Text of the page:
The emotional score

By focussing on how the customers feel and showing them value beyond the technical specifications, brands can build a loyalty that is tough to shake off.
Advertising, Customer engagement, Customer service, Emotional intelligence, Emotional marketing, Emotions to drive brand loyalty, GOOGLE, Lessons from popular brands, Columns

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Why do you  go for an iPhone every time?” When asked this question, many Apple fans might try to give you a long list of how an iPhone is better than the other smartphones in the market. But who are we kidding? Deep down, there’s a strong force that urges people to buy an iPhone or a Macbook- and it’s the brand perception of Apple.

If there is something beyond technology and customer service which has ensured Apple’s continual positioning among the top valued brands, it’s the way it has connected with the minds of its customers. Steve Jobs had rightly said that the chance to make a memory is the essence of brand marketing. There is a lot organisations of all kinds can learn and emulate from the success stories of Apple and the other extremely successful brands, which have managed to build a niche positioning in the market by the sheer value of their brand perception, above everything else.

The key for brands is to target not just the wallets of their customers, rather their hearts. A relation based on product and pricing may be challenged by the change of economic situations or the introduction of another slightly compelling value proposition in the market. However, it would take much longer to belittle an emotional bond established between a brand and its customers, irrespective of whether the brands are B2B or B2C.

In what might be a bit unusual finding, Google research found that the emotional connection is actually stronger for B2B interactions than B2C ones; that might have to do with the high investments and risk involved in a B2B deal relative to a B2C one. One of the most essential steps in emotionally effective marketing is to develop a strong messaging that tells your customers about what you believe in, rather than just trying to push what you are selling. It’s equally crucial to be transparent and trustworthy in your communications with your customers across various touch points.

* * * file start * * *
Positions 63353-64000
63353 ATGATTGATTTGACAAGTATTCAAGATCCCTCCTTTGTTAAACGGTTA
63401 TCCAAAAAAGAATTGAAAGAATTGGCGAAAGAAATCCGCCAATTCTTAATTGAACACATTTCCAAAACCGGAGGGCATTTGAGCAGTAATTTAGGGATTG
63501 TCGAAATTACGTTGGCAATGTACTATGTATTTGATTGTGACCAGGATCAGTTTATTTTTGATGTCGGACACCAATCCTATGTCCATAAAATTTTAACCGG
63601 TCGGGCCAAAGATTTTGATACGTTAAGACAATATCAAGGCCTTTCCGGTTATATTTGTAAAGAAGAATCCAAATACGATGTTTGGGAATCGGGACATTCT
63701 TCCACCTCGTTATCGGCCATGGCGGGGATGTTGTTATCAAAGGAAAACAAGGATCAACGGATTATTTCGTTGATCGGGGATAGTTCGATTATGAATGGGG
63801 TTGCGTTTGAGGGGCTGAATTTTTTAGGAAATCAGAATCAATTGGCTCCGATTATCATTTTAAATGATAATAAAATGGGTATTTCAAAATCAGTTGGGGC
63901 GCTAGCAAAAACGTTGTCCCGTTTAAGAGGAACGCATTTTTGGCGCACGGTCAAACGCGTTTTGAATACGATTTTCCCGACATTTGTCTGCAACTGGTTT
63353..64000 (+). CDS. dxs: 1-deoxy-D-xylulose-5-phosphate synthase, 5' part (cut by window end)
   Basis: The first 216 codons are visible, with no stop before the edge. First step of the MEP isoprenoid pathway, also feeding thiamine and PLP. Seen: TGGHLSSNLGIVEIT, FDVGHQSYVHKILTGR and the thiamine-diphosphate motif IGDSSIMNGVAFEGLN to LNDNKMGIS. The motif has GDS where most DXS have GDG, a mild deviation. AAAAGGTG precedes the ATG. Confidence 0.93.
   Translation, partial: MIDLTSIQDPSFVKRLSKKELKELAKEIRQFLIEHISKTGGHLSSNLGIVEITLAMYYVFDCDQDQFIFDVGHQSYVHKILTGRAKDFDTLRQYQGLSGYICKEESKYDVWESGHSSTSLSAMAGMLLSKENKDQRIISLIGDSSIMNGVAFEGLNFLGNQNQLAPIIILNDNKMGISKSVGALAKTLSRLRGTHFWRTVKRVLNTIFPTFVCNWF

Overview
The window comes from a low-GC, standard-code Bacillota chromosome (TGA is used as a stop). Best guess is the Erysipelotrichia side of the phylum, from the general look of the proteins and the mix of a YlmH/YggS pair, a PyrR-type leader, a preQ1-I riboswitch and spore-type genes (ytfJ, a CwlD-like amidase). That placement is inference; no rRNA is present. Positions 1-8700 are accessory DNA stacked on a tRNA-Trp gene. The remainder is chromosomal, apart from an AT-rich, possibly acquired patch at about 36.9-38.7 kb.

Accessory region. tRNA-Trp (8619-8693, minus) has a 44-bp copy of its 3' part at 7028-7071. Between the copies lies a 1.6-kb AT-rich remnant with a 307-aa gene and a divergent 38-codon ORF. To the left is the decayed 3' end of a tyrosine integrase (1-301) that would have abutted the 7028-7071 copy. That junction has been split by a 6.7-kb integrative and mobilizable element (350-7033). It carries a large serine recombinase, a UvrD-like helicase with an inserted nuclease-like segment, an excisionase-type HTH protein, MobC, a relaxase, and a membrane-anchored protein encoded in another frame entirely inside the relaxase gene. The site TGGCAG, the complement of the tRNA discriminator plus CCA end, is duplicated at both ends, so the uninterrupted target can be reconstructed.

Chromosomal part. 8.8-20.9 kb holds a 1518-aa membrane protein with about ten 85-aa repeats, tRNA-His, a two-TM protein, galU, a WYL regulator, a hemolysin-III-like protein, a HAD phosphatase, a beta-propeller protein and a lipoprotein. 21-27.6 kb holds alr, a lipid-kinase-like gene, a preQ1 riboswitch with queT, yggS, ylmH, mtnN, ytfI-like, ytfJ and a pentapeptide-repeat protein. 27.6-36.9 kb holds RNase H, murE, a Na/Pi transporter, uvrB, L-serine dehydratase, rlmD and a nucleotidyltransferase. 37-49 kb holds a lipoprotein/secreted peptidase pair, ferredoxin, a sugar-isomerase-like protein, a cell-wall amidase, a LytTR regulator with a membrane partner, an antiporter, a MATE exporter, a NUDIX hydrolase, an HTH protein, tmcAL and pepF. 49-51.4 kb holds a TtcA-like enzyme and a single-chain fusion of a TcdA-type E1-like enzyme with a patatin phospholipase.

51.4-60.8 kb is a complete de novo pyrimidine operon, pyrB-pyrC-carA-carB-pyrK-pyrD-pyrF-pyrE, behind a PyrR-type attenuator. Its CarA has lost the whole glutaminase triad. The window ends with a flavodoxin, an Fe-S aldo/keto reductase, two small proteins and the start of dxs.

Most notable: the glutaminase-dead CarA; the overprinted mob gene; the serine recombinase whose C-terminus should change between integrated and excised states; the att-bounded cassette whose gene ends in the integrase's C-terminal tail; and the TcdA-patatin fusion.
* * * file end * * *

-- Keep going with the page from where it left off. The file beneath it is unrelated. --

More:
The quality of your product offering is definitely very important and will always remain so; however, it’s not sufficient to build a strong brand that can stand strong in all kinds of situations. Even a brand like Nike had to modify its strategy to more marketing oriented after it hit the $1 billion revenue mark. So, does that mean all companies need to transform into marketing companies if they need to thrive? An interesting answer was given by Nike founder Phil Knight in an interview to Harvard Business Review. He said: “For years, we thought of ourselves as a production-oriented company, meaning we put all our emphasis on designing and manufacturing the product. But now we understand that the most important thing we do is market the product. We’ve come around to saying that Nike is a marketing-oriented company, and the product is our most important marketing tool. What I mean is that marketing knits the whole organisation together. The design elements and functional characteristics of the product itself are just part of the overall marketing process.” The wise thing is to weave together an amazing product/solution offering with a compelling messaging that tugs at the heart strings of the consumer.

A company advertising that it has the best offer may not necessarily appeal to a customer as much as a brand which involves its customers in a campaign that one feels honoured to be a part of.  It’s necessary to understand what motivates the customers’ buying decisions.  It’s time to move beyond the product, change perceptions, think outside the box and deliver an experience and a feel-good factor. A high combined IQ of your workforce isn’t enough if the EQ values are not up to the mark.

Send a message, move the heart, then present a good product backed by great customer service and chart the journey together with the customer making him feel good about his decision. Once you win the hearts, getting a major share of the wallets wouldn’t be an issue; however, the reverse strategy mightn’t work in the long term. While designing your next offering, pause and think- how it will make the customer feel- and depending on the answer, work your way through it. If you can make your customer feel good, your job is done.

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